Hiawathia HUNT, Appellant–Defendant, v. STATE of Indiana, Appellee–Plaintiff.
-- February 08, 2013
Ellen F. Hurley, Marion County Public Defender Agency, Indianapolis, IN, Attorney for Appellant.Gregory F. Zoeller, Attorney General of Indiana, Joseph Y. Ho, Deputy Attorney General, Indianapolis, IN, Attorneys for Appellee.
Hiawathia Hunt (“Hunt”) was convicted of Class D felony theft following a bench trial in Marion Superior Court and sentenced to 545 days in the Department of Correction. Hunt appeals and claims that the trial court imposed an improper conditional sentence.
Facts and Procedural History
Kelly Humphrey (“Humphrey”) owned and operated a spa and salon in Indianapolis, where Hunt leased space and worked. On April 9, 2011, Humphrey went to her car, which was parked near the salon, and noticed that someone had broken into her car. The glove box had been opened, the car had been ransacked, and a video surveillance system had been taken. Also taken were tickets for a car wash that Humphrey was selling to raise funds for her son's little league baseball team. Humphrey had paid $440 for the tickets. Tr. pp. 4–5.
According to Hunt, he saw that the door was open on Humphrey's parked car and took the items in order to teach Humphrey a “lesson.” Tr. p. 18. However, Hunt did not immediately tell Humphrey that he had taken the items, claiming that he and Humphrey had gotten into an argument about another matter and that he was thereafter unable to reach her. On April 17, 2011, Hunt sent Humphrey a text message informing her that he had taken the things from her car and stored them at the salon. Humphrey and Hunt later went to the salon, where Hunt retrieved the video surveillance system. However, when he went to retrieve the fundraising tickets, they were not where he claimed to have put them. Hunt told Humphrey that someone else must have taken the tickets, prompting Humphrey to call the police. The police interviewed Hunt, who admitted that he had taken the items in order to teach Humphrey a lesson that it was unwise to leave her car unlocked.
On April 20, 2011, the State charged Hunt with Class D felony theft. At a bench trial held on July 9, 2012, Hunt claimed that he was attempting to “protect” Humphrey from herself, and insisted that he did not know what had happened to the missing tickets. Tr. p. 24. The trial court found Hunt guilty as charged, and the case proceeded to sentencing. Hunt's trial counsel indicated that Hunt had no problem paying restitution, asked for the opportunity to earn alternate misdemeanor sentencing, and requested probation. When Hunt spoke on his own behalf, he attempted to apologize to Humphrey, at which point the trial court asked, “You got her $400.00?” Humphrey replied, “I don't have it.” The trial court then stated, “Well then the apology is not worth very much is it?” Tr. p. 45. Hunt then continued his apology and asked for leniency. The trial court then sentenced Hunt as follows:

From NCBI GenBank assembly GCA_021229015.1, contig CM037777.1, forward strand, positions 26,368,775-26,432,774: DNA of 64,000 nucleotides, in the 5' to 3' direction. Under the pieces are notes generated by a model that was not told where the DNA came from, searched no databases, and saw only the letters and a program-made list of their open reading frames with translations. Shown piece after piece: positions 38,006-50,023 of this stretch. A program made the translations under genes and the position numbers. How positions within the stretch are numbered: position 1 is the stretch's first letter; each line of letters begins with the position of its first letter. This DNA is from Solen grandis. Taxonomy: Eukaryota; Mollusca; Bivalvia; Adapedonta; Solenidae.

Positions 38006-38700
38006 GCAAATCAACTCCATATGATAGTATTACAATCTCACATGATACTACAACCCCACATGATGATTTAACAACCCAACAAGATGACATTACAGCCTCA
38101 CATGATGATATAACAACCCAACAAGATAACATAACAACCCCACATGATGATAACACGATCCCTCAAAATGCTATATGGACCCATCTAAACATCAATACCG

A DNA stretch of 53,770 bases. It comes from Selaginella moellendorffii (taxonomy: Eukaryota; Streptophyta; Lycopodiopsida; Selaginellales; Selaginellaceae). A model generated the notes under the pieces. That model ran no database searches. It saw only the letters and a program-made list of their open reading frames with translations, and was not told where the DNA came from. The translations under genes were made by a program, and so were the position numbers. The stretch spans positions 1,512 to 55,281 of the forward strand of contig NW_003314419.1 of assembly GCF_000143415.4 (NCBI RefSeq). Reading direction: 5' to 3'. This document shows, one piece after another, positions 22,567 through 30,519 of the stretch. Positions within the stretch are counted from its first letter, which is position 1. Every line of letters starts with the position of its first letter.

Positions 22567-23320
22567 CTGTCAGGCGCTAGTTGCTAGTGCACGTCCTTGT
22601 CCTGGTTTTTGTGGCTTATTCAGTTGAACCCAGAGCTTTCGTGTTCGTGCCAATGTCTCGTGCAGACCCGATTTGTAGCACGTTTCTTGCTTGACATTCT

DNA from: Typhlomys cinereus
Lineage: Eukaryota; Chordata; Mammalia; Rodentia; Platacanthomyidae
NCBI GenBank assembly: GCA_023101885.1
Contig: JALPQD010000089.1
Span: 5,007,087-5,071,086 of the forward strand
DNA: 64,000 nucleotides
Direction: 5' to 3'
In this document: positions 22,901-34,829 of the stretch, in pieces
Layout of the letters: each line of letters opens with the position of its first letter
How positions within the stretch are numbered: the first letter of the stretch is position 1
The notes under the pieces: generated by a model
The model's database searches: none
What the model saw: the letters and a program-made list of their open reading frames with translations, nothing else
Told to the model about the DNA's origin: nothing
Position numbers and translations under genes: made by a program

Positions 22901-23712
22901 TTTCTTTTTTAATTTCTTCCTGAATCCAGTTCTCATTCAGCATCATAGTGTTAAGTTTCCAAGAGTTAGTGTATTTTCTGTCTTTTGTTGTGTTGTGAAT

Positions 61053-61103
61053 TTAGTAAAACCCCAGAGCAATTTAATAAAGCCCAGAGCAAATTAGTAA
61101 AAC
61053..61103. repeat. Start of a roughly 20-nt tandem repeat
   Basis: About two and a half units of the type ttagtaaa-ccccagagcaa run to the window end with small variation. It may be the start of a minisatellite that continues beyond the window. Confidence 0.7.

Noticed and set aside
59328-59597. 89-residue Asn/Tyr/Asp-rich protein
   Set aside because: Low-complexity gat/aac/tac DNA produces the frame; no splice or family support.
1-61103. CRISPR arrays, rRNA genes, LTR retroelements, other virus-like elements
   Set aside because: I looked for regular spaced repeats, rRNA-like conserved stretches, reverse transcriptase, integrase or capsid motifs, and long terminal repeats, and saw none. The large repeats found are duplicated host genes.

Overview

If you were that sorry you would have given her the $400.00 before today. And the other thing is ․ people come in here everyday, lawyers, people who are found guilty of stealing, shoplifting and what have you. And almost I get a sense that they fall victim to themselves, their own weaknesses. I see malice in this case. I see malice because you took Miss Humphrey's property and you didn't take care of it. You didn't get it back to her. I think you did it because you were angry with her. So I pick up on malice from all the evidence that I have heard in this case. I think you did it in a mean spirited way. And then to say I am sorry I didn't want to hurt your feelings or I didn't want to deprive you of this, then you should have gotten the $400.00 and given it to her. But, it shouldn't have gone this far. So I see it maybe ․ it manifests itself as a crime of theft but I see it as being different as well. It's aggravated and because of that you must serve 545 days in the Department of Corrections. Give you credit for the time that you served so far and suspend 270 days to be served on probation. And when you are on probation you must complete 80 hours of community service work and [I will] make another deal with you because she needs her $400.00 back. You pay that $400.00 and I will reconsider how much time you have to serve in prison.
* * *
Pay fines and costs in the amount of $350.00. Pay the expenses of probation. Complete 6 weeks of anger management classes since I pick up on some form of anger in this case that was manifested toward the Defendant ․ the victim in this case. So if you want to come back and see me I will ask State to make sure that you are here and we will talk about it. But now you must go with the Sheriff.
Tr. pp. 46–47 (emphases added). Hunt now appeals.
Discussion and Decision
Hunt claims that the trial court imposed an impermissible conditional sentence. In support of his argument, Hunt relies solely on the holding of this court in Saddler v. State, 953 N.E.2d 1220 (Ind.Ct.App.2011). In Saddler, the trial court asked the defendant during sentencing if she would “rather do jail time or offer to pay restitution,” and explicitly told her, “I want the restitution otherwise I am going to have to give [Saddler] jail time .” Id. at 1221. After determining that Saddler was unable to immediately to pay the restitution, the court stated, “[n]ow if you can come up with the money ․ in say two to four weeks or so, then I can give you probation and not have to give you jail time.” Id.